The tibialis anterior muscles are responsible for flexing the foot upwards and, because they are usually underdeveloped in non-runners, may contribute to shin splints if they’re weak.

A simple exercise to begin strengthening the tibialis anterior is toe raises.

a) You can be sitting upright with your legs stretched out in from of you, or even sitting on a chair with your feet flat on the ground.

b) Extend or point your toes as far as you can and then pull them and the foot up towards your shin. Hold for a few seconds, feel the muscles working.

c) Release and bring your toes to the starting position.

Do 2-3 sets of 10-12 repetitions on each side

 

9. Stretch and strenghten tibialis posterior

The first thing to do when you suffer an injury is to check with a specialist. In the meantime it’s also good to have a bit of knowledge yourself. This is what these articles are for. They inform you about the causes of injuries so you spend less time and money on physios and more time training, running and crossing finish lines.

The tibialis posterior tightens because it might be weak in the first place. To have something to stretch you first have to strengthen.

As we discussed in our previous article, one of the causes of shin splints is weak calf muscles but also excessive rotations forces on the foot. Strenghtening the tibialis posterior and the calf muscle as a whole can reduce the rotational forces, which can be either oversupination or overpronation. These excessive rotational forces usually come with a heel striking gait and landing in front of the body.

The eccentric heel drop strengthens your calf. It also helps with Achilles tendonitis, two birds with one stone.

 

The tibialis posterior stretch is similar to the classic calf stretch against the wall with a little tweak, the back knee is bent.

 

10. Vary the surfaces you run on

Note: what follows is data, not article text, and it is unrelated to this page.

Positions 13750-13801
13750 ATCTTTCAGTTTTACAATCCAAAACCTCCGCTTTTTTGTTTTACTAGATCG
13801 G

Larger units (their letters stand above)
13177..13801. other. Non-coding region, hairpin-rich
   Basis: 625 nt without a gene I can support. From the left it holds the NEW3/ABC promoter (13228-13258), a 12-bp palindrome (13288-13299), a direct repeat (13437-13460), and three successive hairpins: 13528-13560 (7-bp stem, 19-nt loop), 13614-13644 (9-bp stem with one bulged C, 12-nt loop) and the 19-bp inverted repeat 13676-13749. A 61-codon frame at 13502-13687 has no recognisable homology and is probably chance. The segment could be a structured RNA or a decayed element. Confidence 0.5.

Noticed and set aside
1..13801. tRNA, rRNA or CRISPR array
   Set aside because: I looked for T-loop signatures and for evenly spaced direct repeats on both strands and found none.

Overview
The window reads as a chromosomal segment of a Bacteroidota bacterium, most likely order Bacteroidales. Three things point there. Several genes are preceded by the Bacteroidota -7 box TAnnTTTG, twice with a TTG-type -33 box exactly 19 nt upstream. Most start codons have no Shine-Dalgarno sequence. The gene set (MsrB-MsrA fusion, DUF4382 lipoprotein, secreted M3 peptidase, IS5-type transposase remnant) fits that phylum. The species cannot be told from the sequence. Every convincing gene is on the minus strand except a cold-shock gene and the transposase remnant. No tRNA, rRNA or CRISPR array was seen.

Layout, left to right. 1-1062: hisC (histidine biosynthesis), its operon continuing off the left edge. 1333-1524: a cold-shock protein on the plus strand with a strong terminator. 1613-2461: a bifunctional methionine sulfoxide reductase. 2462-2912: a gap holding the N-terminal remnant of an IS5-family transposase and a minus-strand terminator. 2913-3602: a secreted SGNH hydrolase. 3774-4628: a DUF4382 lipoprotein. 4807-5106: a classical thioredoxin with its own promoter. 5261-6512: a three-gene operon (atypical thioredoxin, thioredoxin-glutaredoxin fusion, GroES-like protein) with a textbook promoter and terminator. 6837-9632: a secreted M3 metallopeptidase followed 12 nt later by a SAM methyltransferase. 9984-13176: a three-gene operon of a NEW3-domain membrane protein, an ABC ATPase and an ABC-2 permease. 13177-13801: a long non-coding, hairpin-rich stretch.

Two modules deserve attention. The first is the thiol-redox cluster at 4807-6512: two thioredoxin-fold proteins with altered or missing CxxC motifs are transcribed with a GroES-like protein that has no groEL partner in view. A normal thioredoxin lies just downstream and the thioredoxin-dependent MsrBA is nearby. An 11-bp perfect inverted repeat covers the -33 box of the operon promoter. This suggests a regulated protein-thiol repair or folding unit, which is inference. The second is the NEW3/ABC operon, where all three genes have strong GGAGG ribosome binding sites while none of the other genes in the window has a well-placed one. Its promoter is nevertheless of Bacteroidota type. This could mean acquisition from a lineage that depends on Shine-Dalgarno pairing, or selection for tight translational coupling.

Running on softer surfaces such as grass or dirt trails or even treadmills as opposed to concrete, may reduce the stress and impact on your muscles, joints, and bones.

 

11. Check your shoes

Worn out shoes can also lead to shin splints. As a general rule you should replace your running shoes every 300-400 miles (400-600km).

Also make sure you are wearing the correct shoes for your foot type. Speciality stores should be able to analyse your gait and advise you on shoes that support your foot properly.

 

Sources:

Sam Murphy and Sarah Connors “Running Well”
Danny Dreyer with Catherine Dreyer “Chi Running”
Nicholas Romanov “POSE Method Of Running
Nicholas Romanov with Kurt Brungardt “The Running Revolution”
Ross Rucker and Jonathan Dugas, Runner’s World “The Runner’s Body”
Danny Abshire “Natural Running”
NHS
Runner’s World
Very Well Fit
OrthoInfo
Running shoes guru

alexandramerisoiu
Alexandra Merisoiu, The Body Engineer, is the Founder of The Merisoiu Technique - Institute Of Health And Human Movement and Dracula’s Retreat. She is also a qualified Low Back Pain Management and Prevention Exercise Instructor and REPS registered.

She specialises in working with runners, beginners and advanced, who want to run faster, further, with less effort and fewer injuries. This is done through natural movement fitness and running technique and mechanics drawn from the many disciplines Alexandra has studies throughout the years, including long distance running.

Since 1995 she has explored how the body and mind works. She has done this through using many different sporting techniques and working with a wide variety of highly respected coaches. Throughout her Martial Arts career she has achieved 3rd Dan Black Belt in Karate Shotokan, runs her own Karate club and is IJKA 2017 triple World Champion, 2016 WMO Martial Arts British National and European Champion. She still competes at an international level.

It is through these learnings, and drawing inspiration from respected natural movement names such as MovNat, IdoPortal and POSE Method of running among many others, that she has created The Merisoiu Technique and has established her own unique transformational programs that incorporate thousands of years of knowledge with Natural Human Movement.

Alexandra’s mission is to challenge the status quo of how to achieve the truly strong, fit and powerful body a runner needs to perform at their best level. This is done through building strong, lasting foundations in the natural outdoor environment; reducing the risk of injuries and educating people on the power of the fundamentals of natural human movement and running mechanics.